6. George Washington’s Wooden Teeth
There are a few true notions in this story. Yes, Washington did have teeth problems for most of his life. In fact, by the time he became president, he only had one real tooth left. It is also true that Washington used a variety of dentures throughout his life, but none of them were made of wood. They were much more snazzy, typically made out of ivory with real animal or human teeth held in place by gold wires and lead or brass screws.
7. The Iron Maiden in the Middle Ages
We all have this view of the Middle Ages as a primitive, backwards time in our history highlighted by superstitions and gruesome torture. Put the words “Middle Ages” and “torture” together and one thing is bound to pop into your head – the Iron Maiden. A gruesome device that trapped a person inside of it and pierced them with spikes, supposedly placed in strategic places so it wouldn’t kill them, but prolong the torture for days and days.
That sounds gruesome and, unfortunately, people have fell victim to the Iron Maiden, but not in the Middle Ages. Earliest record of this device is 1793 and it really didn’t become a common sight until the 1800s. And the story of how the Iron Maiden came to be might be even stranger than that. The earliest mention of it is attributed to a German writer and philosopher called Johann Philipp Siebenkees who wrote of a device like the Iron Maiden being used to execute (not torture) a coin forger in the 16th century. However, modern historians dismiss his story as a hoax done to illustrate the barbarity of Medieval times. Even so, during the 19th century, replicating and rebuilding old torture devices became all the rage (mostly for exhibits, not torture, fortunately) and someone read the story and thought that the Iron Maiden would make a great attraction so they built one. One notable example is the Iron Maiden of Nuremberg which was displayed as far back as 1802 but was subsequently destroyed during WWII.
8. Marie Antoinette and Cake
We’ve talked about this one previously here so go have a look at a list of famous historical quotes that were (probably) never said. Basically, the story is that when Marie Antoinette heard that her people were starving and didn’t have bread, she said “Let them eat cake”, showing how out of touch she was with the plights of the common folk. However, the entire story was actually anti-royalist propaganda and never actually mentioned Marie Antoinette by name.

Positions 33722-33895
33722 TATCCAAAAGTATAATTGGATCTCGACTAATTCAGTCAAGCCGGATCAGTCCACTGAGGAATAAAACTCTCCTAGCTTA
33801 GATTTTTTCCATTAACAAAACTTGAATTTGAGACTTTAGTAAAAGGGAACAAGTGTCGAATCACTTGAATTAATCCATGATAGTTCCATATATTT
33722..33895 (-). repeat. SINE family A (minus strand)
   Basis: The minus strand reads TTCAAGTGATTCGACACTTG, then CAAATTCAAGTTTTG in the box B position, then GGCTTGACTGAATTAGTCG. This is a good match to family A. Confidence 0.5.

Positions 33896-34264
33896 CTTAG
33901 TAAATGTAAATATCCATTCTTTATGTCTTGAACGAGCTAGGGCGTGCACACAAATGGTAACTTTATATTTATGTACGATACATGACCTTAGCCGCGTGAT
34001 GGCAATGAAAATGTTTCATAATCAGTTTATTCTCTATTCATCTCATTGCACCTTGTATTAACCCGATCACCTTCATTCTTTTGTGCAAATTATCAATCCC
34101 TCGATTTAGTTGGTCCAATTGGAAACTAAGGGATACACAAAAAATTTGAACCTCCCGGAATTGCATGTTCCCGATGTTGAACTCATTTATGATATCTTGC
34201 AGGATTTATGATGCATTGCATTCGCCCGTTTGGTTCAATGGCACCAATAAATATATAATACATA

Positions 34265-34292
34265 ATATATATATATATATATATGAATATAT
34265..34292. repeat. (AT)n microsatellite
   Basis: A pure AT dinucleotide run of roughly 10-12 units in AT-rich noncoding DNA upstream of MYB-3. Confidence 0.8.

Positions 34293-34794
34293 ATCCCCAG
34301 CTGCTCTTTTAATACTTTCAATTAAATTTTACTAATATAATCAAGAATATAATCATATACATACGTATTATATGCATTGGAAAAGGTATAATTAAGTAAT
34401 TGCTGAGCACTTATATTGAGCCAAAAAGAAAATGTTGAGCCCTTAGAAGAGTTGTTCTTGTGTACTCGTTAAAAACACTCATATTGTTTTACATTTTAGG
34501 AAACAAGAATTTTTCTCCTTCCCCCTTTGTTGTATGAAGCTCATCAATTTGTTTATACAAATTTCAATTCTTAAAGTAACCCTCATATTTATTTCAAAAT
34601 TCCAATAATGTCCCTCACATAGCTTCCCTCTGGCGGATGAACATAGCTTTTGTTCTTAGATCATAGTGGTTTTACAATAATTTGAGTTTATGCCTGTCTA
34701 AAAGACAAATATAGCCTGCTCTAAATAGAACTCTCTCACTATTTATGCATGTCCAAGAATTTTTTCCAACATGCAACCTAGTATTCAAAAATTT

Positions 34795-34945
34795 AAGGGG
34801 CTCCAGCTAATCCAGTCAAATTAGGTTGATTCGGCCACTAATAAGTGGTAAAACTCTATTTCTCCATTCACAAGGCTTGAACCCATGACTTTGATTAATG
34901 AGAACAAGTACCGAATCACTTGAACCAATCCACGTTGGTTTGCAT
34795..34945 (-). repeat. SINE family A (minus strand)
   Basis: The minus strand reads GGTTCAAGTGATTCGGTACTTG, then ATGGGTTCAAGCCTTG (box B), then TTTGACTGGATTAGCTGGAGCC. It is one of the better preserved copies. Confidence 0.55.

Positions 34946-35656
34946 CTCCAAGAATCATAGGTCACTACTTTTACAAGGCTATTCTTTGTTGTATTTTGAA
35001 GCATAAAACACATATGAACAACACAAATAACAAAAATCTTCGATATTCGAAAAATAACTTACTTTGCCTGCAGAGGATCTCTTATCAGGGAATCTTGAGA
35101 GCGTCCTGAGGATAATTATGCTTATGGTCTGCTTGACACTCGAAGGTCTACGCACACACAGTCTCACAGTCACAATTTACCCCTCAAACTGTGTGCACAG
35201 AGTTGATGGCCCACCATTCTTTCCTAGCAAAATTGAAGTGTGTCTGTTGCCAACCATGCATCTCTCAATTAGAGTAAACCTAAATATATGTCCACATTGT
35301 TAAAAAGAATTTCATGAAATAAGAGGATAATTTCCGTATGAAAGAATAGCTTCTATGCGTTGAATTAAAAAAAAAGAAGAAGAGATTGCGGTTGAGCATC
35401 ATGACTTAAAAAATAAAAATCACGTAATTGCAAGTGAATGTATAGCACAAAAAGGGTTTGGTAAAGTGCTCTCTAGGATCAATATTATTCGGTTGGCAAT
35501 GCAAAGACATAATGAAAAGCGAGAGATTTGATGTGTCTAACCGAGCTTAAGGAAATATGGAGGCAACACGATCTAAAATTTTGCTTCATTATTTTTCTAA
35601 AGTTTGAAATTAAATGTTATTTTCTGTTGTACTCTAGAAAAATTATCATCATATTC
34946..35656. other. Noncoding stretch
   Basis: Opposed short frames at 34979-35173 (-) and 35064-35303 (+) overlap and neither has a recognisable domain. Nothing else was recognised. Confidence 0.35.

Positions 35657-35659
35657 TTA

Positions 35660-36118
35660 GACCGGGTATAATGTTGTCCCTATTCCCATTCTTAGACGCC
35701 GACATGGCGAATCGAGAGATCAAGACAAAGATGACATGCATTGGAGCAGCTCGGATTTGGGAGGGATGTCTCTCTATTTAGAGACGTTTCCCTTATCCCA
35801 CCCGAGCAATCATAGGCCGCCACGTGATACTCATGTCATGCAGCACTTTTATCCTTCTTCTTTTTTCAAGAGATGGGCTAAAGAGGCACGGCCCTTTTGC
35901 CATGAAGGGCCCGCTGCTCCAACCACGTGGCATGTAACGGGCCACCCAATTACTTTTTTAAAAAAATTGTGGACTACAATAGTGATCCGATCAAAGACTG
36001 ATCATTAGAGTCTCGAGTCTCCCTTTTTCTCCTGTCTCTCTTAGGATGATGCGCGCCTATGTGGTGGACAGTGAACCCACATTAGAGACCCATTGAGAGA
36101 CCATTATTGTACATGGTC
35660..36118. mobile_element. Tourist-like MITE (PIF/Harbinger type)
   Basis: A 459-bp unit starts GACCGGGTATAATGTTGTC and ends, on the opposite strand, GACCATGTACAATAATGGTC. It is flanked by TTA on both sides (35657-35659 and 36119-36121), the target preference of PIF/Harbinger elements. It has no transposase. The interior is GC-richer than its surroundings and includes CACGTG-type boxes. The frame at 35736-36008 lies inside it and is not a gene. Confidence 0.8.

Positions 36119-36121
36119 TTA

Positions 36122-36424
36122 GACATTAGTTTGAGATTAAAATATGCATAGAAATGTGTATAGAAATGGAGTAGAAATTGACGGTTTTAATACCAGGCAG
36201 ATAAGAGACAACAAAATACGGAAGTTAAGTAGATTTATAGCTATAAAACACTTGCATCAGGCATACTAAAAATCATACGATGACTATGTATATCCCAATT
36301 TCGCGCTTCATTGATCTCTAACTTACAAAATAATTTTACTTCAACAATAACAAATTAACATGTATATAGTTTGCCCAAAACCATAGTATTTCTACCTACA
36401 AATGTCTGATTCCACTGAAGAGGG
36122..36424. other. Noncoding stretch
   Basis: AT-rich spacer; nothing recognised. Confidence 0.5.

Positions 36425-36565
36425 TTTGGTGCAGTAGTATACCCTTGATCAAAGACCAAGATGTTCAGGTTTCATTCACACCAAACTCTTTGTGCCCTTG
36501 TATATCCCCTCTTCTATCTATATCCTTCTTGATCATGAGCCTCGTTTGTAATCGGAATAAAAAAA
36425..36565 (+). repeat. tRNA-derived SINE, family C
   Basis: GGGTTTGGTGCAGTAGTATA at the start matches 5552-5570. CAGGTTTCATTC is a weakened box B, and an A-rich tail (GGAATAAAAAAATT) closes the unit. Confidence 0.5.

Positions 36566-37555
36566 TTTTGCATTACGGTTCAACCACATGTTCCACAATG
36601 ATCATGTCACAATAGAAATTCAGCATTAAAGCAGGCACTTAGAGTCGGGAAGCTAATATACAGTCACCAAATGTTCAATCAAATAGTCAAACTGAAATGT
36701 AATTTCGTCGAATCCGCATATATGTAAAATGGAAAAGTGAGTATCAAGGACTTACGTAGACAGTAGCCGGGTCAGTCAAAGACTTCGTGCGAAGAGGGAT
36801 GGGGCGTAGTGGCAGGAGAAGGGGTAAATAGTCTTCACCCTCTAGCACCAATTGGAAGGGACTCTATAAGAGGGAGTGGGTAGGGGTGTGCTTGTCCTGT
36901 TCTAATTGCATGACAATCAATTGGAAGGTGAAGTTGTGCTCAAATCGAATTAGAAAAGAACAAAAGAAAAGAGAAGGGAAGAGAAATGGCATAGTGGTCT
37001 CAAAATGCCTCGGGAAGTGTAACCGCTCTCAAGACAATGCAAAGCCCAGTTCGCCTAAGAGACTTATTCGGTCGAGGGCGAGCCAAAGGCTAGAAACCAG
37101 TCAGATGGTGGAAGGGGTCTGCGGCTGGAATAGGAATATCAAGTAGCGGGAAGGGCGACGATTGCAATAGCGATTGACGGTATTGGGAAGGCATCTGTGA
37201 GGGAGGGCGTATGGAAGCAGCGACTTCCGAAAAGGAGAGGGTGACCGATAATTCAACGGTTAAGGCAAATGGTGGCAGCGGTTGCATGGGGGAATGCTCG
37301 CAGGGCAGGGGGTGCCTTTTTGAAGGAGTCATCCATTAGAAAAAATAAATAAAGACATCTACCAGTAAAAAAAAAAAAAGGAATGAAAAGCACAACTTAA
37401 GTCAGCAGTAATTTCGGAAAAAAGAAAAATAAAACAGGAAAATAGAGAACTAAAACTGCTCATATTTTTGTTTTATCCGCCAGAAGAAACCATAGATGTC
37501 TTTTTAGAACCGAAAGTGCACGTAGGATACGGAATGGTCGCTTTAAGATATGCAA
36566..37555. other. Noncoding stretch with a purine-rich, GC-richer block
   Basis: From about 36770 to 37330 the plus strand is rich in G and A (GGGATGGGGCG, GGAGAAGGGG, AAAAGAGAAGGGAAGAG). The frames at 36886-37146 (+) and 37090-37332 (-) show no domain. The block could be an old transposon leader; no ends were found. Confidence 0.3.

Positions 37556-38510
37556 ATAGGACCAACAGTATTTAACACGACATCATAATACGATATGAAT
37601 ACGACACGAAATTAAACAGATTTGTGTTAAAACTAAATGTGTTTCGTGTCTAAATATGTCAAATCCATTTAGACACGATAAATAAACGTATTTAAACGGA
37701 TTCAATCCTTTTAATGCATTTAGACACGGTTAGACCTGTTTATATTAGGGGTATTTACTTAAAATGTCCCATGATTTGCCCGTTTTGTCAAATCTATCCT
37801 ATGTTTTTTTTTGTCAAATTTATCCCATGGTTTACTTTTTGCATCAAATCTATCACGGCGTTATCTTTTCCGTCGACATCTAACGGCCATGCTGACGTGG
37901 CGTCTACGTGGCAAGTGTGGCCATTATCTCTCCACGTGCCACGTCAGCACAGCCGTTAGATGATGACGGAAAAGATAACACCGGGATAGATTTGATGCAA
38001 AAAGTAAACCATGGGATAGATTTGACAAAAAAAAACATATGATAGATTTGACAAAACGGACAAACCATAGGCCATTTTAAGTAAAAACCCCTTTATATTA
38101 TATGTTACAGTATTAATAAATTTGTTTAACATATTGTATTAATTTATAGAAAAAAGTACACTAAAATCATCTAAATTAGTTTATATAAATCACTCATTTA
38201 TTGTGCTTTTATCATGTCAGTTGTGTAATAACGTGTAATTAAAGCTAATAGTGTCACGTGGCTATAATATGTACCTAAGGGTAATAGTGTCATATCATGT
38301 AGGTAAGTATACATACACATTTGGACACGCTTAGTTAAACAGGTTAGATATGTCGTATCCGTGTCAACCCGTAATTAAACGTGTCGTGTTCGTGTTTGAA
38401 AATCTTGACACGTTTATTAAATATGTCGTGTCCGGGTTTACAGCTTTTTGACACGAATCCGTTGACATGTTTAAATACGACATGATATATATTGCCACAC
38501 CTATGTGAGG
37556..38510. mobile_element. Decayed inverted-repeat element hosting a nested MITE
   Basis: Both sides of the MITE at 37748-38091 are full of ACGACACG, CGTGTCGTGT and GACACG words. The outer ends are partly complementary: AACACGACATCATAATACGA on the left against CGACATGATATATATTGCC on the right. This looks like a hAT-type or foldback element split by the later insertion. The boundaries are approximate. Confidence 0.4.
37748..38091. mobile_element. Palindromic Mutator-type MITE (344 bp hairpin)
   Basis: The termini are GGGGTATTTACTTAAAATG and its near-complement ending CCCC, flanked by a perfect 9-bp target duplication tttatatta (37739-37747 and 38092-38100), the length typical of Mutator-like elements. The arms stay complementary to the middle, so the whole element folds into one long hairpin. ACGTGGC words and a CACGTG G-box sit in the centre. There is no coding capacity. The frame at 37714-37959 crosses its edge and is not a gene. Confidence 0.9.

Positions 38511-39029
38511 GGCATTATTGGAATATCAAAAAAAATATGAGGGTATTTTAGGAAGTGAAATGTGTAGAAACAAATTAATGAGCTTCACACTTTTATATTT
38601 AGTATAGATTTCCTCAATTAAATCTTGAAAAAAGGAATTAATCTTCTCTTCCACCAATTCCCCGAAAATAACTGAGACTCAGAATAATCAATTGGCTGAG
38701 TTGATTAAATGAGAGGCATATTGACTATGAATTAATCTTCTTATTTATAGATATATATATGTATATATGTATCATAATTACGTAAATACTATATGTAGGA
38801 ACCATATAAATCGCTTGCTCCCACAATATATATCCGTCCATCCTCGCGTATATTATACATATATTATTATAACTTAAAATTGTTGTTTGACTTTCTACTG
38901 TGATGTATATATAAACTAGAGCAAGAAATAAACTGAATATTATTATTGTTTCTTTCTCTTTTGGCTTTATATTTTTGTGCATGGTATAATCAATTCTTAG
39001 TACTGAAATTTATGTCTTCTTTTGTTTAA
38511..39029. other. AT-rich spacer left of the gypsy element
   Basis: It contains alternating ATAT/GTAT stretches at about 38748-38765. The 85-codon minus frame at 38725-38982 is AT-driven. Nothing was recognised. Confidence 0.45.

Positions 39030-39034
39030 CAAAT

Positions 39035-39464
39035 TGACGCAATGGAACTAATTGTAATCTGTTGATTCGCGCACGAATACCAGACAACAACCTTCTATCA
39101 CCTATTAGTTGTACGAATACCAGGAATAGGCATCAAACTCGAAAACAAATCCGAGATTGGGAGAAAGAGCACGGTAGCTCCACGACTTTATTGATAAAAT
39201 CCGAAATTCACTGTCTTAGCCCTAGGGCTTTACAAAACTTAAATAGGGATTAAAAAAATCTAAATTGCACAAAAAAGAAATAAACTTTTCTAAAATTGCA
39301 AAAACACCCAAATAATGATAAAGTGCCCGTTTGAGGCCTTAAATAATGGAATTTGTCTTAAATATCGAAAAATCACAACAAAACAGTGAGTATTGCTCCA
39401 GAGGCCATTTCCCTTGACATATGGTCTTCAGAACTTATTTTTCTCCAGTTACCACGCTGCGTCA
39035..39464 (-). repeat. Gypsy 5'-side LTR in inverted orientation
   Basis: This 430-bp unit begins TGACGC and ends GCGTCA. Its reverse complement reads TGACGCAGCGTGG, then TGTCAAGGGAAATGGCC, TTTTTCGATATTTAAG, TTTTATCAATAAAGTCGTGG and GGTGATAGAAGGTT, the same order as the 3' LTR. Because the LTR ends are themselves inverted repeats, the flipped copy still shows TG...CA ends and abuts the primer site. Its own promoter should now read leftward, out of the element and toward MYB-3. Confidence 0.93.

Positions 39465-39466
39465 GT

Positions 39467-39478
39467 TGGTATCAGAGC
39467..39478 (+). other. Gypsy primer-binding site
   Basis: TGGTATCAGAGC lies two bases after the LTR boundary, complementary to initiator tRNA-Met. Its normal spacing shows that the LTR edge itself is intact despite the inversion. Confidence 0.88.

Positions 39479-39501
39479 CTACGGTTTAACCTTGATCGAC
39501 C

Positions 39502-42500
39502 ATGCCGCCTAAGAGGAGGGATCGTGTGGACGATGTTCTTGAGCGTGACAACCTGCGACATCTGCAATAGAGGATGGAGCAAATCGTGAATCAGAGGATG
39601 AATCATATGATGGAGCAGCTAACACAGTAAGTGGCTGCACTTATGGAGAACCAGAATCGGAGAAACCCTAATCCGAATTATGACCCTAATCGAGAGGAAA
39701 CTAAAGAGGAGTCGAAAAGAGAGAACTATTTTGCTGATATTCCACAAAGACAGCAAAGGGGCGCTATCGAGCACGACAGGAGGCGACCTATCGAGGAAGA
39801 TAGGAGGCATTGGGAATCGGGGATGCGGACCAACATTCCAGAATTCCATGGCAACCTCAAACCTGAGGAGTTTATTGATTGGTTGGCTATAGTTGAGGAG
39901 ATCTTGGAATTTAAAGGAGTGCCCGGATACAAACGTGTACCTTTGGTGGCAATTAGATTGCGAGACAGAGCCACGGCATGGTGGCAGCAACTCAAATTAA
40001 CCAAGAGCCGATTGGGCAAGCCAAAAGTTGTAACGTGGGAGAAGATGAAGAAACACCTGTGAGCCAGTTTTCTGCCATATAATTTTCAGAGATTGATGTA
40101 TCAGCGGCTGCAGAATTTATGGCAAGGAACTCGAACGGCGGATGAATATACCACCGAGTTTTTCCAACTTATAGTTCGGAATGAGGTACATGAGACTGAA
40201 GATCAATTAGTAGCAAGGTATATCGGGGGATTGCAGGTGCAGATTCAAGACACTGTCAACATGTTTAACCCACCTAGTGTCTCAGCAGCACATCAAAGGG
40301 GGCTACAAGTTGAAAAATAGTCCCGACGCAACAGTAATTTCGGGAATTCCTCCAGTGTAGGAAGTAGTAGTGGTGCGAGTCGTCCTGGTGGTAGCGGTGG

9. The Middle Ages and Life Expectancy
We’ve all heard stories about how hard life was for peasants during the Middle Ages. Basically, if you lived to see 30, you were lucky. There is some truth to this, but the facts, as most people understand them, are pretty skewed. It’s true that life expectancy, overall, was low, but the average was brought down significantly by infant and child mortality rates. There were, indeed, bad…very, very bad. However, if you managed to survive childhood your life expectancy rose sharply and you could be expected to live within your 50s.
For women it was a bit different. During early childhood, they actually had a better chance of survival, but this declined very fast once they reached child bearing age (somewhere around 14). During this time, their life expectancy was significantly lower than that of men. As soon as they managed to pass that age (around the age of 40), their life expectancy increased again.
10. Benjamin Franklin and the Wild Turkey
There is this story going around about Benjamin Franklin who wanted the wild turkey to be used as a symbol for the Great Seal instead of the American Bald Eagle. It is actually partially true – Franklin did prefer the turkey over the eagle, but he never expressed this idea publicly, he merely wrote about it in a letter to his daughter. Franklin didn’t like the eagle because it was “a bird of bad moral character” that “does not get his living honestly”. He was referring to how the eagle steals food from other birds after they caught it. Franklin did, indeed have an official suggestion for the Great Seal, but it was that of Moses going against Pharaoh.